I figured it could make a fun, quick Valentine's trip for myself and my boyfriend (and Pico). I snatched up the spot for February 13-14, messaged my boyfriend about it, and we both decided to take a couple days off to make it happen.

My spontaneous booking happened on February 2nd, so we had just under two weeks to plan our trip and get ahead on work for the days we'd be missing.

The morning of the 13th rolled around quickly and we headed out from our apartment in Hollywood bright and early. Around 1 in the afternoon, we were weaving through the snow-covered mountains on our way to the entrance station. Luckily for us, arriving on a Tuesday meant no wait at the gate!

A road seen through the windshield of a car with tree- and snow-covered mountains on either side.

We hustled over to Upper Pines, checked in, and set up camp. All our food was stashed in the bear box and our tent was nice and cozy for our return. We packed up extra layers, snacks and water, and chairs before driving over to find parking for Firefall.

I was worried about parking far from the viewing areas and needing to walk extra miles with our chairs and gear. We were told that if the Yosemite Falls parking was full, we'd need to park at Yosemite Village or Curry Village -- which would add an extra 3 miles round trip to our walk.

Pro tip: There are free shuttles running during Firefall to take you from the parking areas to the viewing area at El Capitan Picnic Area.

Since we brought Pico along with us, the shuttles were not an option and we needed to factor in walking time. Fortunately, arriving during the week again gave us a huge advantage as we were able to snag a spot in one of the closest rows possible in the Yosemite Falls parking lot! This easily saved us tons of time over parking farther in the same lot or in one of the other parking lots.

A road with an orange traffic cone in the middle and a few people walking in the distance.

We set off on foot and joined the stream of people walking southwest in the hopes of catching a beautiful Firefall that evening. One lane of the Northside Drive is closed to cars so pedestrians can safely walk between the viewing areas and their cars. Its normally a gorgeous drive, so I enjoyed taking our time on this stretch of road and soaking in all the views.

A mountain scene with a river, rocks, and trees in the foreground.

There were several clearings on the sides of the road where people were already posted up with chairs and cameras. It was difficult to tell exactly where we were aiming for on the rock cliff as Horsetail Fall wasn't easy to see.

A cliff face lit up by the sun with a small waterfall at the top.

This was our first tip-off that we might not catch another lucky break today and be able to see Firefall. The amount of water in the waterfall seemed a bit lacking.

We struggled somewhat to find a good viewing angle with the waterfall not showing up much regardless of where we stood. We settled on the northeast part of the El Capitan Picnic area, near the parking and picnic tables. This gave us a clear line of sight (no blocking trees) and was enough of a side view of the falls that we'd catch a solid shot of the backlit effect of the sun's rays.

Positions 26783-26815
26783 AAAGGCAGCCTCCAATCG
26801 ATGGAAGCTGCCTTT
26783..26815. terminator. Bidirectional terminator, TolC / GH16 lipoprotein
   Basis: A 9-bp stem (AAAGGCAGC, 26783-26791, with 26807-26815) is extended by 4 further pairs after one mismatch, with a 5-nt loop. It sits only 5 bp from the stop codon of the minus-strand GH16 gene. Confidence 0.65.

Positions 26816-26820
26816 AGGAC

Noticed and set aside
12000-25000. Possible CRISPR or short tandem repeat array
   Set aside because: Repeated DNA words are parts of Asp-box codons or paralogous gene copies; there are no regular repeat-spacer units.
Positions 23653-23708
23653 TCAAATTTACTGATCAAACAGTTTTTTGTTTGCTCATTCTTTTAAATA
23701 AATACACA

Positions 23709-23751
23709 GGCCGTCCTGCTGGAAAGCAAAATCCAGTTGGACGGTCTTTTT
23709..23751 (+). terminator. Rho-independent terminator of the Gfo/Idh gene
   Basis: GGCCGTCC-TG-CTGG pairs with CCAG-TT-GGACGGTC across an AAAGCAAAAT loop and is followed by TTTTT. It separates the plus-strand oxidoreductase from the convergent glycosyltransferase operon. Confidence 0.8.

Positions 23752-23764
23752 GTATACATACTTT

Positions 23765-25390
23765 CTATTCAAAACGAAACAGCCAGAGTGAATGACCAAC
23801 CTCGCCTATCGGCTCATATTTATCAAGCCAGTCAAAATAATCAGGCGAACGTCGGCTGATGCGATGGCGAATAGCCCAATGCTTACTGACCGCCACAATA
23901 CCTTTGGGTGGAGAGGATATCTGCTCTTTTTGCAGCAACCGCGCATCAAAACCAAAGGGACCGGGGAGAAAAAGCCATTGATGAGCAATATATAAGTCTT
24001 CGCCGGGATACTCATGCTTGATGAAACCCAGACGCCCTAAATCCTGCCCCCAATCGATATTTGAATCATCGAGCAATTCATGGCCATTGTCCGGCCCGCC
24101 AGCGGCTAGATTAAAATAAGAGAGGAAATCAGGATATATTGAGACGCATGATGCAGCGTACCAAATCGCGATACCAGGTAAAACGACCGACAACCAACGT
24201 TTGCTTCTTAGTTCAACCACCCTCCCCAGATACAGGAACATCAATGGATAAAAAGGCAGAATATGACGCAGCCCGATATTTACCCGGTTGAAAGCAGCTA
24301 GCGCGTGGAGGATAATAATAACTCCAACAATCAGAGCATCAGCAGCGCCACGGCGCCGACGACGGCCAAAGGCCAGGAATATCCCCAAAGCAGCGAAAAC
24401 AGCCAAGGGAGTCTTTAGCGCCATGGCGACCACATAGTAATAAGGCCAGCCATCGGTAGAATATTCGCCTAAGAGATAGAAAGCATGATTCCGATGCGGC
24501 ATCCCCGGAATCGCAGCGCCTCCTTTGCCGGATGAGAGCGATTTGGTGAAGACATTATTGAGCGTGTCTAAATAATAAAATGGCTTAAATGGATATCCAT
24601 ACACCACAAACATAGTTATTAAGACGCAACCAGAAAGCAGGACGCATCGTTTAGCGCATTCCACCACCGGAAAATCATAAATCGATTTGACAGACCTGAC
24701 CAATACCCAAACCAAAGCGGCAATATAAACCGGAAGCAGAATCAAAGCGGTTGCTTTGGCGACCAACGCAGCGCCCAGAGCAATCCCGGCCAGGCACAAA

We set up our chairs and settled in to wait...

A dog in a sweater sitting facing a rock cliff.

It was fun seeing everyone positioning their tripods and giving each other tips. You could really feel the anticipation.

Conditions were looking pretty good. If there was enough water in the falls, we were sure to get an incredible show. We waited excitedly, but the sun was suddenly covered by passing clouds just 30 minutes before sunset. 😰

We waited and waited as the temperatures quickly dropped. There was no light whatsoever on the cliff face at which we all stared. It didn't look promising.

Just as we were about to pack it up and walk back to our cars in defeat, the clouds cleared!

I couldn't believe our luck. This trip had just felt right and we'd had such an easy time with everything thus far. A beautiful, gleaming waterfall was about to be the final reward for our journey out here.

Sunlight streamed around the clouds, hitting the rock face across the valley. It began to glow pinker and pinker, illuminating the water in a rosy haze... then it went out.

That's it??

A cliff face illuminated reddish-pink.

It was a beautiful purply-pink for a few minutes, but not the dramatic glowing lava we were hoping for. I guess that just means we'll need to try again next year!

With that, we packed up our chairs and started the walk back to our car in the quickly fading light. It had gotten frigid and we were happy to warm ourselves with the car heater, then with a fire back at camp.

A tent, picnic table, and campfire under a string of lights at night.

We debated sticking around the next day for another chance to catch Firefall, but decided we'd rather head back home early enough that we could unpack and get ready for our next day. We took our time in the morning having breakfast and breaking down camp. Taking a leisurely drive through Yosemite Vally is one of my favorite things and I savored all the sights this morning.

A woman in the sideview mirror of a car looking at passing trees and mountains out the window.

The Yosemite Valley Viewpoint is one of my favorite spots in the park and I always make a quick pitstop on my way out. I loved the way it looked this time of year with the yellowed grasses in the river.

Snow-topped mountains in the background with a river and yellow grass in the foreground.

With my viewpoint stop checked off, we headed out of the park and hit the highway for home. As always happens, we were already dreaming about our next trips -- to Yosemite and elsewhere -- on the drive home. There's no rest for adventure-seekers like us.


I hope you enjoyed reading my "Firefail" story and got some helpful tips for catching Firefall yourself one day! If there's any topic you'd like me to cover in a future blog post, let me know in the comments or by reaching out on Instagram or email.

Thank you so much for reading and I'll catch you in the next one.

Happy adventuring,